AP Explains: A look at the Islamic Jihad movement in Gaza

Israel PalestiniansIsrael Palestinians
Palestinians chant angry slogans as they carry the body of Islamic Jihad commander, Bahaa Abu el-Atta, who was killed with his wife by an Israeli missile strike hit his house early morning, during his funeral in Gaza City, Tuesday, Nov. 12, 2019. (AP Photo/Khalil Hamra)

JERUSALEM (AP) — An Israeli airstrike in the Gaza Strip has killed Bahaa Abu el-Atta, a senior militant with the Islamic Jihad group, setting off the worst bout of fighting in recent months. Israeli officials described el-Atta as the mastermind of recent attacks against Israel and the militant group’s top commander in Gaza. Tuesday’s violence marked the latest in a long history of fighting between Israel and Islamic Jihad, an armed group that is backed by Iran.

Here’s a look at the Islamic Jihad movement:

SECOND FIDDLE

Islamic Jihad is the smaller of the two main Palestinian militant groups in the Gaza Strip, and is vastly outnumbered by the ruling Hamas group. But it enjoys direct Iranian backing, both financially and militarily, and has become the driving force in rocket fire and confrontations with Israel.

Hamas, which seized control of Gaza in 2007 from the internationally recognized Palestinian Authority, is often limited in its ability to act because it bears responsibility for running the day-to-day affairs of the impoverished territory. Islamic Jihad has no such considerations, and has emerged as the more militant faction, occasionally even undermining Hamas’ authority.

The group was founded in 1981 with the aim of establishing an Islamic Palestinian state in the West Bank, Gaza and all of what is now Israel. It is designated a terrorist organization by the U.S. State Department, European Union and other governments.

Tuesday’s killing of Abu el-Atta was the first high-profile assassination of an Islamic Jihad figure by Israel since the 2014 war in the Gaza Strip.

In a sign of its rising clout, Islamic Jihad leaders paid their first independent visit to Cairo last month to meet with Egyptian intelligence officials, who serve as mediators with Israel. Abu el-Atta, who was a commander in the group’s armed wing, was part of that delegation.

THE IRANIAN CONNECTION

Iran supplies Islamic Jihad with training, expertise and money, but most of the group’s weapons are locally produced. In recent years it has developed an arsenal equal to that of Hamas, with longer-range rockets capable of striking central Israel’s Tel Aviv metropolitan area.

Though the militant group’s base is Gaza, its leadership is also based in Beirut and Damascus, where it maintains close ties with Iranian officials. Another alleged Israeli missile strike on Tuesday targeted Akram al-Ajouri, one of its top officials in Syria.

“He is the real direct connection between Islamic Jihad and Iran, on the one hand, and the person who gives instructions to the Gaza Strip on the other hand,” said Giora Eiland, a former head of Israel’s National Security Council.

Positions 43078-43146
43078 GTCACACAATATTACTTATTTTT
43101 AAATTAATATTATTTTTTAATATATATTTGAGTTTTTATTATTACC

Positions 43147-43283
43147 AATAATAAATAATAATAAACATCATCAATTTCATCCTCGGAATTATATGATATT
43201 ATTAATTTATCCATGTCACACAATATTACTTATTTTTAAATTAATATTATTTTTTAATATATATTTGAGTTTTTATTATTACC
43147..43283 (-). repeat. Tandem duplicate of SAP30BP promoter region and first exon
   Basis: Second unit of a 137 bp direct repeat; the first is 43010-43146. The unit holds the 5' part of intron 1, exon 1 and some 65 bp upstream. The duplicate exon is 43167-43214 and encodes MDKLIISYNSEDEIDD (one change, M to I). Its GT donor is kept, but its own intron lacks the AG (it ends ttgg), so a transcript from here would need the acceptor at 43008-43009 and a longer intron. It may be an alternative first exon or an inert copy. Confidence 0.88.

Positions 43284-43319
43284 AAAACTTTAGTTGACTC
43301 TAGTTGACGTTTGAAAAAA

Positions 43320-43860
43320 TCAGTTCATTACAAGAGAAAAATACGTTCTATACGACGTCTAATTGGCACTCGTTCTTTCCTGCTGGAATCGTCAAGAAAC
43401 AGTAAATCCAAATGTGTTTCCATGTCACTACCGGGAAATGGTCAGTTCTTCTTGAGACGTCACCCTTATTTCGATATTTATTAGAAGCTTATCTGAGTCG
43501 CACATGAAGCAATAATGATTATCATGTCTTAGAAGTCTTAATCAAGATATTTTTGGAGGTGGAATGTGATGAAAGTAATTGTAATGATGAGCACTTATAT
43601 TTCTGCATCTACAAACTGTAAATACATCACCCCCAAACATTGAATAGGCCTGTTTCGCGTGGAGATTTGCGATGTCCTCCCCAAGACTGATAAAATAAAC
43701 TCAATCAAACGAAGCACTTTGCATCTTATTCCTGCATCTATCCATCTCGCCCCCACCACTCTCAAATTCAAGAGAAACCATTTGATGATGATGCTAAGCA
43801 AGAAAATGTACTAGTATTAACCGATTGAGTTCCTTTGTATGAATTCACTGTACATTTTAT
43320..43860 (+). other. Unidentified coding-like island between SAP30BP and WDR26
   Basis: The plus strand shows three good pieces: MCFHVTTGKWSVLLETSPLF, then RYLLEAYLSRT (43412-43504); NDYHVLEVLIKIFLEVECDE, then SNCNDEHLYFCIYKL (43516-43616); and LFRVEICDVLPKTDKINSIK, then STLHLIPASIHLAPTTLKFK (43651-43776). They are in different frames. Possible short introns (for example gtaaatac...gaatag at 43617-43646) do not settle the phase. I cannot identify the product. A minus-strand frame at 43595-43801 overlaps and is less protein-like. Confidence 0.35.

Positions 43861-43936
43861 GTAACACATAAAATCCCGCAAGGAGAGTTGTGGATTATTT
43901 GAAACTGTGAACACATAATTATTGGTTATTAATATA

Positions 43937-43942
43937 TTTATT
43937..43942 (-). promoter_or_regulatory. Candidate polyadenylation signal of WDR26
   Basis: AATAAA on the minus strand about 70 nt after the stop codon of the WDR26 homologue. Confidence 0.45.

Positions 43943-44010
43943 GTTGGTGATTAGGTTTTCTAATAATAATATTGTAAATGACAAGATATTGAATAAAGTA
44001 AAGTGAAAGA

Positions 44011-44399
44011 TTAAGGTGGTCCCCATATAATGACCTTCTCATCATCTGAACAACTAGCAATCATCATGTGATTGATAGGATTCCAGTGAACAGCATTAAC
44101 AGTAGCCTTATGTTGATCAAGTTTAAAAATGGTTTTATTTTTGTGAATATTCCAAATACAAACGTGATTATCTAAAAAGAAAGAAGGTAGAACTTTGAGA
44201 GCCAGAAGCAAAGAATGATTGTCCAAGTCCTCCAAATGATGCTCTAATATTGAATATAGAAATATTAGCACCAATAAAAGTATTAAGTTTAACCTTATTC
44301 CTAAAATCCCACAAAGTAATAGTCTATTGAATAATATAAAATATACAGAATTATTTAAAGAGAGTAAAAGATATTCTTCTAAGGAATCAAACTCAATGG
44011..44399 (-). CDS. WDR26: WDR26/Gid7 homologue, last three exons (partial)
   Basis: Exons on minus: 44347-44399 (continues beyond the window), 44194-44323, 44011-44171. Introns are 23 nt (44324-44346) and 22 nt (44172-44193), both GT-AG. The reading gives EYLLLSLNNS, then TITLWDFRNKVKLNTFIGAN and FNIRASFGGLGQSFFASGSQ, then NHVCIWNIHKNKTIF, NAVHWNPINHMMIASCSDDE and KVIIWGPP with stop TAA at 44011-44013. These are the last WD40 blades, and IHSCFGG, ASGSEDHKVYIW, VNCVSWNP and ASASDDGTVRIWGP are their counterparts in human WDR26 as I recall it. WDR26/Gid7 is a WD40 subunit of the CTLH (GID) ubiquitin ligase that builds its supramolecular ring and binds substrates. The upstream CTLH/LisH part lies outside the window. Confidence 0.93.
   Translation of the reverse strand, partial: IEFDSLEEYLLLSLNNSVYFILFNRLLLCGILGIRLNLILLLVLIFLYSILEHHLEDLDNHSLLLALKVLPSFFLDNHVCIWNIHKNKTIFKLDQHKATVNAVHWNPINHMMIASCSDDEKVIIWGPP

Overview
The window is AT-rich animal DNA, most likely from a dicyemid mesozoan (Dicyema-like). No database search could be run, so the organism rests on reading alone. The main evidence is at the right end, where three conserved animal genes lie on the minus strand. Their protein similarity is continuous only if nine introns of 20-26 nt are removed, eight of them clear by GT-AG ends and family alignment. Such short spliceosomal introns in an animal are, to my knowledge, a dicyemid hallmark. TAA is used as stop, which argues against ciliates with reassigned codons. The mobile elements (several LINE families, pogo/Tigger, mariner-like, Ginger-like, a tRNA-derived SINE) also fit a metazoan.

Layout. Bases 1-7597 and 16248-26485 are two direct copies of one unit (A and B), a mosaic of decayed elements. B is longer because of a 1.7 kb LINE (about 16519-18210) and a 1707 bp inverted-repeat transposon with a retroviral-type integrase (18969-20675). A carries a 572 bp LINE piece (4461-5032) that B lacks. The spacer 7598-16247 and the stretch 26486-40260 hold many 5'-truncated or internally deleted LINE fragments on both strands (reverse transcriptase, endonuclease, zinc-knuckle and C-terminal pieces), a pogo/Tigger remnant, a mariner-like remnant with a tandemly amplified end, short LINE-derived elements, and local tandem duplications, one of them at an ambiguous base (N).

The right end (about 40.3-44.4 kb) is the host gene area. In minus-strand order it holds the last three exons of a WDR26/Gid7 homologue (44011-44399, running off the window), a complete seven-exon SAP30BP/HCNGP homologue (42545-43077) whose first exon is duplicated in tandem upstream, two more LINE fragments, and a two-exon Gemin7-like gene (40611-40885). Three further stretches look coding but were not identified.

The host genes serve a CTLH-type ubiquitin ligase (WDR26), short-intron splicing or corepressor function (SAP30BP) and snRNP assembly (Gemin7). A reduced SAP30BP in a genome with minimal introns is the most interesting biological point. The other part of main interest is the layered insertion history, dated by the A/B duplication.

As Iran’s proxy, the militant group in Gaza is key to Tehran’s strategy of maintaining pressure on Israel on all fronts, said Kobi Michael, a senior research fellow at the Institute for National Security Studies, a Tel Aviv think-tank. “In their eyes, any stabilization is something that strengthens Israel, and they don’t want that.”

WALKING A TIGHTROPE

Since seizing power in 2007, Hamas has fought three wars with Israel, often with support from Islamic Jihad fighters.

But Hamas has largely upheld an Egypt and U.N.-brokered truce with Israel in recent months in an effort to improve conditions for the territory’s 2 million residents.

In recent months Islamic Jihad’s militants have challenged Hamas by firing rockets, often without claiming responsibility, to raise its profile among Palestinians while Hamas maintains the ceasefire.

Hamas must now walk a tightrope between restraining Islamic Jihad’s fire at Israel, while avoiding the ire of Palestinians if it cracks down on the group, Michael said.

“If Hamas will try to retaliate against the Palestinian Islamic Jihad, Hamas immediately will be accused that they are harming the national struggle against Israel,” he said,

Ultimately, Hamas will have the final say in how long — and how violent — this bout of fighting will persist.

Mkhaimar Abusada, a political science professor at Gaza’s al-Azhar University, said Hamas realizes “the situation in Gaza is disastrous and a military confrontation will bring very disastrous results.”

SENSITIVE TIMING

Abu el-Atta’s killing comes at a touchy political time for Israel.

Prime Minister Benjamin Netanyahu heads a caretaker government after two inconclusive elections and after he failed twice to form a coalition.

That task is now being pursued by former army chief Benny Gantz who has just over a week before his time runs up, at which point Israel’s ceremonial president can either select another lawmaker to attempt to form a government or else set in motion what would be unprecedented third elections in less than a year.

Netanyahu has portrayed himself as the only leader capable of meeting Israel’s myriad security challenges and has tried to paint Gantz as weak despite his military bona fides. Netanyahu briefed Gantz on the security situation, according to the prime minister’s office.

Critics questioned the strike’s timing. Amid the political deadlock, it could boost Netanyahu’s standing, which has been marred by a series of corruption allegations and potential indictment expected in the coming weeks.

“It’s hard not to ask questions about timing,” tweeted Stav Shaffir of the dovish Democratic Union party. “Above every decision hovers a cloud of suspicions.”

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Akram reported from Gaza City.

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